Sensing learners are patient with details and enjoy memorizing facts and data. They like solving problems using well-established methods and completing hands-on activities, such as conducting laboratory experiments. They learn best when connecting and applying course material to real-world situations. If, for example, you are a sensing learner in a course filled with abstract material, you may have to seek out the instructor for practical applications or try to find them on your own or with the help of a classmate.

Intuitive learners gravitate towards complex or abstract subjects. Mathematical formulations are easy to master. Intuitive learners grasp new concepts relatively quickly and typically work at a faster pace than sensing learners. Memorization and repetition are common dislikes for the intuitive learner. Often, intuitive learners become impatient or tend to rush through assignments or tests. Moving slowly, pausing to double check your work, and making sure to read the problem or essay topic carefully will benefit all learners, but particularly the intuitive.


Sequential and Global Learners

Sequential learners tend to gain the most from learning by information presented in logical and linear steps. They tend to utilize logical and stepwise methods to solve problems. Most college courses are taught in a sequential manner. However, if you happen to have an instructor who tends to skip around from topic to topic or move backward chronologically, take initiative to talk with the instructor in order to fill in the gaps. Make sure your notes are always written in a chronological, sequential order, and, if you can, go back to the text to fill in any information your instructor might have omitted.

Global learners learn in small clumps; they are able to jump around, from one piece of unrelated information to another, and, then, suddenly, “get it.” Global learners are quick to solve complex problems, but often are not able to explain or account for the method they took to arrive at a solution. These types of learners need to know the “big picture” before diving into a course of a study. In order to gain the “big picture,” consider the following: before you begin to study the first section of a chapter in a text, skim through the chapter for an overview. Pay close attention to subtitles, bold phrases or vocabulary. Then, go back and read the chapter for details.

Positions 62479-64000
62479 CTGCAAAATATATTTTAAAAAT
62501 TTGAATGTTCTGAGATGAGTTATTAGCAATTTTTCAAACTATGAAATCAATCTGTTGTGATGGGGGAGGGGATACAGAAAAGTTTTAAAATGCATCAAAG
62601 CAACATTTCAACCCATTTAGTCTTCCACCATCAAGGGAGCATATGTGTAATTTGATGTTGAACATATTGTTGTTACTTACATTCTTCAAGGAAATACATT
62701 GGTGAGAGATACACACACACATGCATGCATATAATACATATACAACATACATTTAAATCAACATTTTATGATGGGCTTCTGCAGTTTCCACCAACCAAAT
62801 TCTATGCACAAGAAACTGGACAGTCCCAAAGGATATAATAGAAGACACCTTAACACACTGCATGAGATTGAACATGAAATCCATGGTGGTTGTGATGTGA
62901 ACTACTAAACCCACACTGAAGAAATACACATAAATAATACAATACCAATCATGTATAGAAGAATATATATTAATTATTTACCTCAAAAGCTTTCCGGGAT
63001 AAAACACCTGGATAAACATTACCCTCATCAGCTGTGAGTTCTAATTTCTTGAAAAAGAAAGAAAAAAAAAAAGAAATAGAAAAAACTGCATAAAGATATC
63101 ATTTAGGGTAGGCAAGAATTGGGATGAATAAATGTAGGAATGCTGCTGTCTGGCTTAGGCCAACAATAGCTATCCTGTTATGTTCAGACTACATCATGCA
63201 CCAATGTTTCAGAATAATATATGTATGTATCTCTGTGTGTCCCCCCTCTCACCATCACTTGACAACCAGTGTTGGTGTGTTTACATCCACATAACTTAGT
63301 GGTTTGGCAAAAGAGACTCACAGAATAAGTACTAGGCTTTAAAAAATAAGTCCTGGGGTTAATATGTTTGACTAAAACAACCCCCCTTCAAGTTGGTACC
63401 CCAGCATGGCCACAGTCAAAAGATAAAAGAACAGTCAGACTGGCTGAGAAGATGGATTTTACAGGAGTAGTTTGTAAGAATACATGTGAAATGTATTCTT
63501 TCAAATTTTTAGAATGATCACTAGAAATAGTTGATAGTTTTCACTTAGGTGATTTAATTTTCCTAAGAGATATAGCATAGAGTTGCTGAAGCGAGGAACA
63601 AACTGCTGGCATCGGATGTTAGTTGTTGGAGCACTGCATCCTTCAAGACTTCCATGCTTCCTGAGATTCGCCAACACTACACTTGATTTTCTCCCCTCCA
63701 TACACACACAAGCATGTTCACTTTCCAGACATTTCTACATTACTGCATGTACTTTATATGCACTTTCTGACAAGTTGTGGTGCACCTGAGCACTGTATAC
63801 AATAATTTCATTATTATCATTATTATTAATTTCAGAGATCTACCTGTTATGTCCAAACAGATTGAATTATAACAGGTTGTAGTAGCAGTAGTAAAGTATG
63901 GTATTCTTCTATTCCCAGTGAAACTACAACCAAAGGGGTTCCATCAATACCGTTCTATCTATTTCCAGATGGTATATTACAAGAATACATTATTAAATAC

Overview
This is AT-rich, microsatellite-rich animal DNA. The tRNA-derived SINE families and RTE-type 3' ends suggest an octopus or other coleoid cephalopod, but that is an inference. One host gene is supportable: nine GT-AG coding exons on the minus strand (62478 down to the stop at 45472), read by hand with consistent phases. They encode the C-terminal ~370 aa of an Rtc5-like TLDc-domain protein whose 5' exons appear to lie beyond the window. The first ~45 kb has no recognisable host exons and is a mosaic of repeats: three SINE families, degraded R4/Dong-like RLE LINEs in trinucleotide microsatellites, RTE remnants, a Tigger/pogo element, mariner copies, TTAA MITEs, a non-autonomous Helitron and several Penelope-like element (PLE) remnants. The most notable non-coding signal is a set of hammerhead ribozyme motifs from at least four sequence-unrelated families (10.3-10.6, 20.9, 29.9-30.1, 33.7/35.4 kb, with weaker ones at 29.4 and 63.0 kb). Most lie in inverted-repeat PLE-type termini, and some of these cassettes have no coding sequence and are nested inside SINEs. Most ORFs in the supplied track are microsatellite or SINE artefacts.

Additional Resources

Handouts and Study Strategies
Developed by the McGraw Center at Princeton University, this website features handouts and advice for a learning styles on a variety of topics, including reading, exam preparation, problem solving, time management, oral presentations and more.

Technology and Useful Applications|
The Weingarten Learning Resource Center at the University of Pennsylvania lists several useful tools and information that can assist a variety of learning styles with different tasks. In addition, the homepage offers an interactive way of learning more about all kinds of learning styles.

Class Participation
Excellent list of specific ways to participate, engage and ask questions in class. Consult the following websites for more information on communication:

Class Participation: More than Just Raising Your Hand


Reading and Writing Strategies

Dartmouth University: Academic Skills

Cornell University: Study Skills

Dartmouth University: Reading and Writing Strategies


Mathematics Strategies

Academic Skills Instructional Program for Mathematics (Duke University)

Math Learning Steps (Duke University)


For a complete list of subjects and strategies for dealing with topics such as procrastination, time management and test preparation, click here.


Image courtesy of Wikimedia Commons